(+) Housing starts for April rose by 2.2% to a seasonally-adjusted rate of 1.401k, exceeding the expected decline of -1.4%; however, it also included a revision lower for March. Both single-family and multi-family starts gained, with the latter a bit more than the former. The West and Midwest saw gains of over 30% each, offsetting the over -20% drop in the Northeast. Year-over-year, starts are down -22%, with the bulk of that due to a drop in single-family; however, homes ‘under construction’ remain the highest in over 50 years, which is promising to help relieve inventory shortages. Building permits fell -1.5% to an adjusted rate of 1.416 mil., below forecast calling for no change. These were led by a sharp decline in multi-family offsetting a rise in single-family permits.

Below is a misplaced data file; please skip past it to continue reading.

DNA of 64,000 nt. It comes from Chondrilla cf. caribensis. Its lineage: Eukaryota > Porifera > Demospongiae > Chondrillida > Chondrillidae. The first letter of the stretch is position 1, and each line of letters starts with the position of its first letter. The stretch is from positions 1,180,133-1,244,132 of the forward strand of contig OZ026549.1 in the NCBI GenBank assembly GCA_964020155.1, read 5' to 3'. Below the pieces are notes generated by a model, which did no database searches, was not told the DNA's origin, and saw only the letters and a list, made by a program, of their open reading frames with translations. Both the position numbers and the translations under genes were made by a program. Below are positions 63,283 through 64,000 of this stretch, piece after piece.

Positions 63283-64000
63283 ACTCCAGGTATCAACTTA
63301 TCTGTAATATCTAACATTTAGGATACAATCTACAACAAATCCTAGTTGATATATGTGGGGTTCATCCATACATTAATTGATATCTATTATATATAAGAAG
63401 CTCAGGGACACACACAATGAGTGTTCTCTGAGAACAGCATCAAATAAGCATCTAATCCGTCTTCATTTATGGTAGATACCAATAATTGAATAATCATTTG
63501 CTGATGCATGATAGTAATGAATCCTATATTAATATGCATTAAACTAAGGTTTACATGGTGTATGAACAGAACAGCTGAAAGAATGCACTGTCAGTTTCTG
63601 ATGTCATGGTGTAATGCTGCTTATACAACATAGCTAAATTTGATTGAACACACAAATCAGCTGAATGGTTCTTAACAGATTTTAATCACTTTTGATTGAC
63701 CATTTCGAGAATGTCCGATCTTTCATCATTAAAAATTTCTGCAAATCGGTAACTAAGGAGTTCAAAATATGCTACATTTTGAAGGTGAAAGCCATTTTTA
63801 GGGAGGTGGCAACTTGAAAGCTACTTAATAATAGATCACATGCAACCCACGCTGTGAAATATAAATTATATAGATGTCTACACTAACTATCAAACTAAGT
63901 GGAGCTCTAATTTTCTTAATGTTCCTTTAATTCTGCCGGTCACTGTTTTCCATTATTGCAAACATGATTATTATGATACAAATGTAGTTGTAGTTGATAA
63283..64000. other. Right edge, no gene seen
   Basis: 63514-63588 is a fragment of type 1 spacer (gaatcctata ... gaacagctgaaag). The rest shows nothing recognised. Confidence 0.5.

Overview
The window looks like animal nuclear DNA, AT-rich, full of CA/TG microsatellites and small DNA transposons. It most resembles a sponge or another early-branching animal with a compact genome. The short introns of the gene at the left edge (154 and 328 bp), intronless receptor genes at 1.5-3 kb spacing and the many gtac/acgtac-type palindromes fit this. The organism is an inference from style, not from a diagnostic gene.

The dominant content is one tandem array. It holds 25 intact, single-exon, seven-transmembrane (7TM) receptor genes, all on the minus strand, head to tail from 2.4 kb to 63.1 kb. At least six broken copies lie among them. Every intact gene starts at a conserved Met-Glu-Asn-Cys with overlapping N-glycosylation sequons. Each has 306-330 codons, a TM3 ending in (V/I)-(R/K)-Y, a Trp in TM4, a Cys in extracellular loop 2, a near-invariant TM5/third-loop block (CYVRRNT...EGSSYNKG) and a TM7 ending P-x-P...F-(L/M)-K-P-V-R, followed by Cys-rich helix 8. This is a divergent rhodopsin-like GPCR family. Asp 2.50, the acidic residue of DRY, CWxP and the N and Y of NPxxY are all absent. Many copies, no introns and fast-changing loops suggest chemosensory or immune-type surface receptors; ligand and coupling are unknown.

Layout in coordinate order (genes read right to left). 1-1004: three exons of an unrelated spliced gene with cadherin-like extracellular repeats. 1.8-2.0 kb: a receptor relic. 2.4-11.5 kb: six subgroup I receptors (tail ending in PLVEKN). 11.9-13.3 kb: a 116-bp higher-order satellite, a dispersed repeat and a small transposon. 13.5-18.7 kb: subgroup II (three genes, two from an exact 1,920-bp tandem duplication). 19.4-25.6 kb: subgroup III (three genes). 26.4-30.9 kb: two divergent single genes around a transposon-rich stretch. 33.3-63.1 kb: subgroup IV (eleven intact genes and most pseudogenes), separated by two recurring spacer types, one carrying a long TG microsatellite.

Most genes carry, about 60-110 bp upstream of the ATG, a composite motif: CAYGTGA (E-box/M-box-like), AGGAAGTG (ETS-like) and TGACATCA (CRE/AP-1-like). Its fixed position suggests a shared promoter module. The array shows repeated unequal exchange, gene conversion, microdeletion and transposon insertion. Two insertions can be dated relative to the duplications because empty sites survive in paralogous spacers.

(+/0) The NAHB homebuilder sentiment index in May rose 5 points to 50, back to a neutral reading of neither positive nor negative opinion. Present sales and expectations for the future each rose a bit to the high 50’s, pointing to stronger sentiment, while prospective buyer traffic remained a low 33. The index has continued to show improvement this year from very negative levels at year-end, despite more challenging mortgage financing rates.
(+) Initial jobless claims for the May 13 ending week fell by -22k to 242k, below the 251k forecast. Continuing claims for the week of May 6 fell by -8k to 1.799 mil., below the 1.820 mil. expected. The prior week’s news was tainted by an unusually huge number of fraudulent claims in MA, which appears to have been partially corrected for. Otherwise, these were little changed by state.
Have a good week!